Memory Layout in C

Memory Layout in C. Memory Layout in C Tutorial. Learn Memory Layout in C
Memory Layout in C.

What is Memory Layout in C ?

In C, the memory layout refers to how the memory of a program is organized and divided into different sections to store various types of data and code during its execution. Understanding the memory layout is crucial for programmers because it helps them manage and manipulate memory effectively. In C, the memory layout typically consists of the following major sections:

  1. Text Segment (Code Segment):
    • The text segment, also known as the code segment, is where the program’s executable code is stored.
    • It contains the machine code instructions that are executed by the CPU.
    • This segment is typically read-only to prevent accidental modification of the program’s instructions.
  2. Data Segment:
    • The data segment contains two sub-sections:
      • Initialized Data: This sub-section stores global and static variables that have an initial value specified by the programmer. These variables are allocated at compile time.
      • Uninitialized Data (BSS – Block Started by Symbol): This sub-section stores global and static variables that are initialized to zero or have no initial value specified by the programmer. The memory for these variables is allocated but not initialized, so they are typically set to zero during program startup.
  3. Heap:
    • The heap is a dynamically allocated memory area that is used for storing data that needs to persist beyond the scope of individual function calls.
    • Memory in the heap is managed explicitly by the programmer using functions like malloc() and free().
    • It is often used for dynamic data structures like linked lists, trees, and objects created at runtime.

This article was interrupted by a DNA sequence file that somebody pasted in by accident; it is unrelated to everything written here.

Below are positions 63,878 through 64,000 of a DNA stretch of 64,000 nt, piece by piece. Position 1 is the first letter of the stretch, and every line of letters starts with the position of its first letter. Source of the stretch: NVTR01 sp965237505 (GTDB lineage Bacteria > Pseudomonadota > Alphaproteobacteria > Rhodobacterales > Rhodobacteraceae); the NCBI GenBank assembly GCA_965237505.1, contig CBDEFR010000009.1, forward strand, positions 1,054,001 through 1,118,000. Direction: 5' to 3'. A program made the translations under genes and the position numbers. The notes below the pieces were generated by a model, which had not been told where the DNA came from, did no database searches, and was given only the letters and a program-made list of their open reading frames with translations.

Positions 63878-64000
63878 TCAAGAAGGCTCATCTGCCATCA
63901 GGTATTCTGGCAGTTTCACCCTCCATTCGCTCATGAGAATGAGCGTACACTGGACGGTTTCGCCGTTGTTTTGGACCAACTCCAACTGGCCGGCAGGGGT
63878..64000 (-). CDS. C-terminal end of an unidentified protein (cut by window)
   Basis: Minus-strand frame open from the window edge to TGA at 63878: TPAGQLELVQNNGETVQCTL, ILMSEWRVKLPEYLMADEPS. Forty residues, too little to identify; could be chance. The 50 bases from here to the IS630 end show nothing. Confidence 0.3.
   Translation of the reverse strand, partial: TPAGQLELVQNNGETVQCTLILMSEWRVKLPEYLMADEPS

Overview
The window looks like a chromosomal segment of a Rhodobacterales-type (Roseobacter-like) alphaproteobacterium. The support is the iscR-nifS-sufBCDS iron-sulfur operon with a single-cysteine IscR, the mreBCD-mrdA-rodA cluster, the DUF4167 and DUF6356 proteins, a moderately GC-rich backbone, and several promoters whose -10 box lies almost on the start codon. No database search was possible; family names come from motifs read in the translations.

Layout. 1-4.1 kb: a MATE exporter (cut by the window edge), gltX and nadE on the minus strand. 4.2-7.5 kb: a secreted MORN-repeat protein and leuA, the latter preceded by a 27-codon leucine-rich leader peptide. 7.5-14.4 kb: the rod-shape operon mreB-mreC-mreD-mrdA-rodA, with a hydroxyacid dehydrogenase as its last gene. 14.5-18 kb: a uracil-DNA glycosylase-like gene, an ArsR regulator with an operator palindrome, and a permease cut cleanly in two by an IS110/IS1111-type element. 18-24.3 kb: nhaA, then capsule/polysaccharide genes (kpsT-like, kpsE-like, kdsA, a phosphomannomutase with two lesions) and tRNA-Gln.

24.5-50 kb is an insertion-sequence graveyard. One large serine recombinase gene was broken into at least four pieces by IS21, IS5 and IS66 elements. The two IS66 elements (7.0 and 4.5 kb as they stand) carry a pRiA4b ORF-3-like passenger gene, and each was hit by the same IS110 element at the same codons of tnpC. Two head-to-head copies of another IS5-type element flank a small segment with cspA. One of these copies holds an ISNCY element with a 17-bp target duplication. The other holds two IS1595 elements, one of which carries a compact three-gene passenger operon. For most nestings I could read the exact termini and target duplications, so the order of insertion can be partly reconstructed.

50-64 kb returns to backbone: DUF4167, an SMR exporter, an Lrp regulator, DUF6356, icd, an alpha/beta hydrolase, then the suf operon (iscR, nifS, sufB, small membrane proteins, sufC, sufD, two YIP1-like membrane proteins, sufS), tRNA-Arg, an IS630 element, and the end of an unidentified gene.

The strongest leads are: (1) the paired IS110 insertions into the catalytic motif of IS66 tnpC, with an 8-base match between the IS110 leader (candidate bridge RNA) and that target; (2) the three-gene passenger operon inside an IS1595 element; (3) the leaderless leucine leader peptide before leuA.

4. Stack:
    • The stack is used to store local variables, function parameters, and control information for function calls.
    • It operates in a last-in-first-out (LIFO) manner, meaning that the most recently called function’s data is at the top of the stack.
    • The stack is managed automatically by the C runtime, and memory is allocated and deallocated as functions are called and return.
    • Stack memory is typically limited in size and meant for short-lived data.
  5. Environment Variables and Command Line Arguments:
    • This section stores environment variables and command-line arguments that are passed to the program.
    • These values can be accessed using functions like getenv() and are typically used for configuration or customization of the program’s behavior.
  6. Memory-Mapped Files (Optional):
    • On some systems, there may be a section for memory-mapped files, which allows the program to treat a file as if it were an array in memory.
    • This is an advanced feature and may not be present or used in all C programs.